One Hundred Years After 1865

“Since 1965, farsighted critics with an understanding of history and human nature have warned that the new immigration would lead, and is leading, to the balkanization of the United States of America. Democrats and liberals, as well as radicals, have steadfastly denied the likelihood, even the possibility, of such a thing; whoever argues otherwise, they say, is a racist and xenophobe.

Liberals persist in maintaining this fantasy, whose falsity is demonstrated by liberalism itself in its new guise of identity politics, whose rise coincides exactly with the arrival of scores of millions of nonwhite, non-Christian, and non-Western peoples and whose program is ideally fixed to the phenomenon, as well as a reflection of it.

In 1861, the United States was a house divided (though not nearly so widely as she is thought to have been). In 2018, she is a house shattered and tottering.

As for democracy, only the politicians profess to believe that the US is any such thing anymore. The majority of Americans are weary of war, weary of financial and human sacrifice, weary of unsavory allies, weary of unpleasantly foreign, unsuitable, and unassimilable hordes arriving from uncivilized places to transform their country into a congeries of crowded International Houses subsidized at their expense.”

(One Nation Divided, Chilton Williamson, Jr., Chronicles, June 2018, excerpts pp. 9-10)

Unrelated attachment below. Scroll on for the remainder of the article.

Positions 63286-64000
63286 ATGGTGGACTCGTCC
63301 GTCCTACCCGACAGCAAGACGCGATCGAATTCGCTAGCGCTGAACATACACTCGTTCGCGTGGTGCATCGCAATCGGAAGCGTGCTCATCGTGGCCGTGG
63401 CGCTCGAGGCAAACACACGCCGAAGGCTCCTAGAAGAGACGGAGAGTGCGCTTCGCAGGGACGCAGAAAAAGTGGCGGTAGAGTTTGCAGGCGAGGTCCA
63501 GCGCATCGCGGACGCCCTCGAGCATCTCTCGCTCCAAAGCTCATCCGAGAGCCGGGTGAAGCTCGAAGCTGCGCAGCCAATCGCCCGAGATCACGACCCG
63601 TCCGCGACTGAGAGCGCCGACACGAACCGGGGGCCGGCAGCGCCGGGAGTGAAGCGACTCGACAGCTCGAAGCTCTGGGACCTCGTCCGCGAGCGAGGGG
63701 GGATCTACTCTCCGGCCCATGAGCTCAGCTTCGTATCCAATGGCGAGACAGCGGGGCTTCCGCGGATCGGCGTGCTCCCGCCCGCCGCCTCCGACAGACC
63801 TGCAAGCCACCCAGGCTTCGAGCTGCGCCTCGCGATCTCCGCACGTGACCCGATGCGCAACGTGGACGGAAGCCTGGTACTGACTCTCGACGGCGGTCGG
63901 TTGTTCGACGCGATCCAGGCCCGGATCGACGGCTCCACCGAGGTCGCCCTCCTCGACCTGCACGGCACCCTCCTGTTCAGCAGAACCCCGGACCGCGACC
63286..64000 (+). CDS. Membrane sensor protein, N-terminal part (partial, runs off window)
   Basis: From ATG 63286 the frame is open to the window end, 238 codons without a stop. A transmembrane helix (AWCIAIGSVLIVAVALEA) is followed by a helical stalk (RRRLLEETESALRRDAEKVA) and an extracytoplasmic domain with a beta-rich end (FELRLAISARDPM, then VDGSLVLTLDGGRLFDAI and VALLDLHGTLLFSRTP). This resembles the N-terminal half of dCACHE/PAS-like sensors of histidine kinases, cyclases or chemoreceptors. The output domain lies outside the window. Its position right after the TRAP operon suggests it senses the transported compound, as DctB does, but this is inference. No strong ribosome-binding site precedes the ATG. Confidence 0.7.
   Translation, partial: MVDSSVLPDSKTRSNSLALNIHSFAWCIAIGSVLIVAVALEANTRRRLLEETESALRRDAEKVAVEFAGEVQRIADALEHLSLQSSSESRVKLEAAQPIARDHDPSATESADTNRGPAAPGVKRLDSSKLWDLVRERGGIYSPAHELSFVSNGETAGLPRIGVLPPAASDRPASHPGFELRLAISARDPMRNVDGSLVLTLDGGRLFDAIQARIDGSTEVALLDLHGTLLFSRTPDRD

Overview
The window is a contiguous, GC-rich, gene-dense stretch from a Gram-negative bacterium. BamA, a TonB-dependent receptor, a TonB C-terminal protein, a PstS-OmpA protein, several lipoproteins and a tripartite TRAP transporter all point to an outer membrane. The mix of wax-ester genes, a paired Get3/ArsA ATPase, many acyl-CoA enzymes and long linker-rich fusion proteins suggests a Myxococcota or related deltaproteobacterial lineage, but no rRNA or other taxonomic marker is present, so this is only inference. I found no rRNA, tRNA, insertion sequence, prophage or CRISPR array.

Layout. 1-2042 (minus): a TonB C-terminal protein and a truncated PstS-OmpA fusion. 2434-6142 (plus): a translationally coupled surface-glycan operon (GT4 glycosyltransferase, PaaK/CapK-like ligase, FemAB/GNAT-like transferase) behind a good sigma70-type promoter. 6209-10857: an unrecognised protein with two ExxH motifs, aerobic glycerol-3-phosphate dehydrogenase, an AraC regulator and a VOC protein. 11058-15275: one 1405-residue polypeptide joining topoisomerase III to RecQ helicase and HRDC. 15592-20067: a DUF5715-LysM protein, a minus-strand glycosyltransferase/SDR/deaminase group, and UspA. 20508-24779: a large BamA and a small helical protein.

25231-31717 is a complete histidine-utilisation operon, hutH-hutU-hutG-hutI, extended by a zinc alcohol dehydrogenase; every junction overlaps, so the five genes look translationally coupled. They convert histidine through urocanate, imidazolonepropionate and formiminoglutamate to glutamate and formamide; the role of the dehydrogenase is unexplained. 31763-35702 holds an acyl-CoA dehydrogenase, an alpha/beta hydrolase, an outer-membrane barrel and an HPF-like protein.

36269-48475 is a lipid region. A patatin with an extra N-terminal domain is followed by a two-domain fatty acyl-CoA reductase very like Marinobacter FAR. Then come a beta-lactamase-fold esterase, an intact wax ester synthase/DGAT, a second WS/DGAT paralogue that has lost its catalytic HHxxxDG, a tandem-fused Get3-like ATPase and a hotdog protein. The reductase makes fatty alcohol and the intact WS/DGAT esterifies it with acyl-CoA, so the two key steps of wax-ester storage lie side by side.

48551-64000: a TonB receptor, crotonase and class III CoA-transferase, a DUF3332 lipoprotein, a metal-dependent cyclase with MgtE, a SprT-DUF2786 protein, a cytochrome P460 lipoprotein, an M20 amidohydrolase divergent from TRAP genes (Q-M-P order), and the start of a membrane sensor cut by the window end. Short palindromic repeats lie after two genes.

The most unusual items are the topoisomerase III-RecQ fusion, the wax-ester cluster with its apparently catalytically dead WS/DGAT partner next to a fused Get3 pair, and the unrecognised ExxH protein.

The Fierce Yell First Heard at Manassas

The extended trial of Jefferson Davis and his growing support from many Northern men of influence brought the prosecution to the realization that he could never be convicted of treason. “It only requires one dissident juror to defeat the Government and give Jefferson Davis and his favorers a triumph,” argued [US attorney William] Evarts in a carefully planned letter to President [Andrew] Johnson; and he strongly advised that no trial should be allowed.”

Bernhard Thuersam, www.Circa1865.org

 

The Fierce Yell First Heard at Manassas

“Jefferson Davis, broken in health and greatly enfeebled by his confinement, came to Richmond [in May 1867] for his anticipated trial in the custody of General Henry S. Burton, commandant of Fortress Monroe, and stopped at the Spottswood Hotel, Eighth and Main Streets. A huge crowd filled the street in front of the hotel and in the vicinity of the customhouse where the [charge of treason] was to be heard.

He was represented by a remarkable array of eminent Northern attorneys, who had come to the conclusion that he was being treated with great injustice and offered their services. The list included Charles O’Conor of New York, probably the leader of the American bar; George Shea of New York; and William Read of Philadelphia. John Randolph Tucker, who had served as attorney general of Virginia, also was one of the defense counsel, together with Judge Robert Ould and James Lyon, both of Richmond.

O’Conor requested that the trial begin at once, but the government declared that this was impossible. [Presiding] Judge [John C.] Underwood, perhaps impressed by the fact that Davis was represented by such distinguished Northern counsel, said the defendant would be admitted to bail in the sum of $100,000.

The bail bond was promptly signed by such onetime foes of the Confederate President as Horace Greeley, editor of the New York Tribune, and Gerrit Smith, New York reformer and foe of slavery. Another New Yorker who signed was Cornelius Vanderbilt.

As soon as the court announced that Davis would be admitted to bail, someone ran to a window and shouted to the crowd below on Main Street, “The President is bailed!” A mighty roar of applause greeted the news.